As leaders around the world prepare to gather for an emergency summit on climate change next week, a global grassroots movement is gaining attention with planned climate strikes this Friday. WMRA’s Bridget Manley reports.
GRETA THUNBERG (via CNN): We are the younger generation, we are the ones who are going to be affected, and therefore we demand justice… [crowd] What do we want? Climate Justice! When do we want it? Now!
As part of a student led movement to get leaders of the world to talk about climate change, Harrisonburg, Staunton and Charlottesville will all be taking part in Global Climate Strikes on Friday morning.
These Global Climate Strikes are a grassroots movement started by 16-year-old Greta Thunberg, a Swedish climate change activist who became well known for her candid remarks at the World Economic Forum in Davos.
An emergency United Nations climate summit will be held in New York City on September 23rd, and activists locally and internationally are hoping the Global Climate Strikes will send a message to those taking part in the summit that climate change is an emergency in need of immediate action.
People from across the globe will be walking out of their jobs, schools, and homes to protest the continued use of fossil fuels and raise awareness for climate justice.
The Staunton Climate Strike will feature speeches from professors who research climate change, students who are worried about the future and the Mayor of Staunton, Carolyn Dull, who will be singing “This Land Is Your Land.”
Georgi Tomisato is Co-Chair of Earth Day Staunton and the Founding President of Shenandoah Green.
She says that she was inspired by Thunberg’s remarks and activism when she decided to start a strike in Staunton.
GEORGI TOMISATO: You know, when I first heard about Greta Thunberg, she really impressed me. The fact that she cares so much, she's young, and I think that sometimes the older people just don’t always see the importance in it. Since we founded Shenandoah Green in the beginning of this year, we began to read more and learn more, and all of a sudden you begin to really be concerned about what’s happening with the Earth and anything we can do to help others be exposed to that, I think, is really important.
In Harrisonburg, there will be speakers, music, and protest during the afternoon.
Mitchell Green is an activist and senior geographic science major at James Madison University. He’s also one of the organizers of Harrisonburg’s Climate Strike.
He says that students from JMU, Eastern Mennonite University, and local high schools will all be participating, saying that he wants to reverse climate damage for him, his future children, and generations to come.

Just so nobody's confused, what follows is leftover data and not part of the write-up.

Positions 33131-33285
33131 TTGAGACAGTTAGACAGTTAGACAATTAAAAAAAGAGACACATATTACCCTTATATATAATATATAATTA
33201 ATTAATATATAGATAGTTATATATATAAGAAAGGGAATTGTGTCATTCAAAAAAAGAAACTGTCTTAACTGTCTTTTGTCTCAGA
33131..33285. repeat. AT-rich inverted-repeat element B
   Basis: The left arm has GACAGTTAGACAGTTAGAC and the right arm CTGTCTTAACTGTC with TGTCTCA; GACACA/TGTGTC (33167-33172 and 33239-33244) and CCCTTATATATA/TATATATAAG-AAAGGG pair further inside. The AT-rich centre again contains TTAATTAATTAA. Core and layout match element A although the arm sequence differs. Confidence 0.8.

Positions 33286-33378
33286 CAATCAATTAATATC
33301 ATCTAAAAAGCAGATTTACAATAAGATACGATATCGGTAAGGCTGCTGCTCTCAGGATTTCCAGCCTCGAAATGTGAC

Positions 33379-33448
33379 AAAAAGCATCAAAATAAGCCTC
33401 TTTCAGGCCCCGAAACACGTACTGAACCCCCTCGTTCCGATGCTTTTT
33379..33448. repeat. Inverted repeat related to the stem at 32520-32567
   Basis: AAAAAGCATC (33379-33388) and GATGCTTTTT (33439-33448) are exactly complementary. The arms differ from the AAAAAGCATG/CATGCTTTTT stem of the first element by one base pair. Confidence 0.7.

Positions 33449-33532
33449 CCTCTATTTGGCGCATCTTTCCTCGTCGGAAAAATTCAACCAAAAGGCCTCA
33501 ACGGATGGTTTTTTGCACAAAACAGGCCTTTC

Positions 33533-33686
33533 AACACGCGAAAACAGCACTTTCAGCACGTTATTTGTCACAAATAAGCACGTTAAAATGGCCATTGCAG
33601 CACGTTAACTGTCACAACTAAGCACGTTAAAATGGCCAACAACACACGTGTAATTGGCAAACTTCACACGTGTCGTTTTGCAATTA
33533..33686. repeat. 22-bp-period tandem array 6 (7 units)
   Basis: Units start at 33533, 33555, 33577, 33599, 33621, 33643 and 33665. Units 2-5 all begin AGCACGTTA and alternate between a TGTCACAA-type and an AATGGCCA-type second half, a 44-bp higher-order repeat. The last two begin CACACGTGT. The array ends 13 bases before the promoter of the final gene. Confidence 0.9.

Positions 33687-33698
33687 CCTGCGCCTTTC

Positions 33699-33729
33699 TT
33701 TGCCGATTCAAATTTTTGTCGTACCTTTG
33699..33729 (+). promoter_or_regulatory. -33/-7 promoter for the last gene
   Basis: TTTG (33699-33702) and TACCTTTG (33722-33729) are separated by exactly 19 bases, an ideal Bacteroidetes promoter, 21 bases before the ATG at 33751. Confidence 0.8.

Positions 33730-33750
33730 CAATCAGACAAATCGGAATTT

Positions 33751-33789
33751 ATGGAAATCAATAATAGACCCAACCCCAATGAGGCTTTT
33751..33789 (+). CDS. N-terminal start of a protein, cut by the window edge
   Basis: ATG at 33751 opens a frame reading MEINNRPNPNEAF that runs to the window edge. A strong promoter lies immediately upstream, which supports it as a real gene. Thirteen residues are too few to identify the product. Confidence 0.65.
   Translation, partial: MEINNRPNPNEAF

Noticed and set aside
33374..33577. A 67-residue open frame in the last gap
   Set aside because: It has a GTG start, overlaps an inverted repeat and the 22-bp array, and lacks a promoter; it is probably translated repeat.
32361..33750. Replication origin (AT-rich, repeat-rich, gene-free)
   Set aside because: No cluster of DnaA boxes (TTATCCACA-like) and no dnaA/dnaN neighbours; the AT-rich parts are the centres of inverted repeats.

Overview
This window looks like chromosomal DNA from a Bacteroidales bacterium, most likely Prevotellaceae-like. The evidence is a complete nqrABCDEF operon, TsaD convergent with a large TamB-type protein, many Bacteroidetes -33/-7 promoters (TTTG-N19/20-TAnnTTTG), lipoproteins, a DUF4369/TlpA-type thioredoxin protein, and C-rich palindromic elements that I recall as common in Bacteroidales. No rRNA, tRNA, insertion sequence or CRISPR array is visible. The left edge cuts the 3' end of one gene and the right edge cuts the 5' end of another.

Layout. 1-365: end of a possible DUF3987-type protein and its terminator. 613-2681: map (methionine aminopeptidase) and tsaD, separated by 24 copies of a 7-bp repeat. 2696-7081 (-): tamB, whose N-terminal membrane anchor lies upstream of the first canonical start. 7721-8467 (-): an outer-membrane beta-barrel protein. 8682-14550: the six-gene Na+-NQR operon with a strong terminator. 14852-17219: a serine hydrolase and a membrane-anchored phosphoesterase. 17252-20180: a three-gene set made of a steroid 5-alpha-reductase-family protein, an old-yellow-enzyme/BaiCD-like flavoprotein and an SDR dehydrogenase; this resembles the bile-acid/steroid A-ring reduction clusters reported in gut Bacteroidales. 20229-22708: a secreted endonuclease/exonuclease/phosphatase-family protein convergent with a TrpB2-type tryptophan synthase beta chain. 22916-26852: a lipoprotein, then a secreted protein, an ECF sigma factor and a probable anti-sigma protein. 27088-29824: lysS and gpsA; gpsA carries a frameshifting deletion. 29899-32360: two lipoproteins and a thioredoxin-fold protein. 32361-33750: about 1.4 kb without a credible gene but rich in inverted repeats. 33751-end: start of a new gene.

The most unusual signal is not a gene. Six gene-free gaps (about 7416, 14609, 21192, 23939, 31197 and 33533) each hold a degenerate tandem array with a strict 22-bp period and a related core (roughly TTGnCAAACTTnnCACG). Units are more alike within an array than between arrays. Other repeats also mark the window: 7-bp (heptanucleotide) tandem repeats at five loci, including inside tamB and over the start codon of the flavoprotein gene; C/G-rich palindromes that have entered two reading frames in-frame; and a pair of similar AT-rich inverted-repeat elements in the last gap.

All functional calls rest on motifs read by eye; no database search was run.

MITCHELL GREEN: What we are asking for and demanding is that our current leaders right now take urgent action into this. This issue will affect generations to come, and it is imperative that we act right now together as one to face this problem.
Green is calling on local elected officials to begin taking steps on a policy level to reverse the damage already done to the environment.
GREEN: There are many different things at the local and state policy levels. Some, for example, the 25 by 25 initiative, which is 25% renewable energy by 2025 for the city of Harrisonburg, as well as for JMU, locally, for myself and for the students at JMU, we are hoping to increase our renewable energy usage on campus. There’s currently only solar panels and a wind turbine on our campus that don’t go towards powering anything, it’s just more educational, so we are hoping to increase that.
Tomisato says that she hopes that it will raise awareness about the climate crisis globally.
TOMISATO: The problems of the Earth - about climate, about pollution, about plastics - that it would be on their radar, because I talk to educated people who care, and yet they don’t know about some of these things like the climate strike. So I know that it’s not out there on everybody’s radar. I think if it was and people understood the crisis then we would see legislation happen a lot faster.
The Staunton Climate Strike will begin at 10:30 Friday morning at the Staunton Innovation Hub, and participants will march to the courthouse.* [Note: the destination for the march in Staunton has changed to Sunspots Pavilion, rather than the courthouse.] The Harrisonburg Climate Strike will begin at 12:30 at Court Square. Another climate strike in Charlottesville will begin at noon at the Freedom of Speech Wall.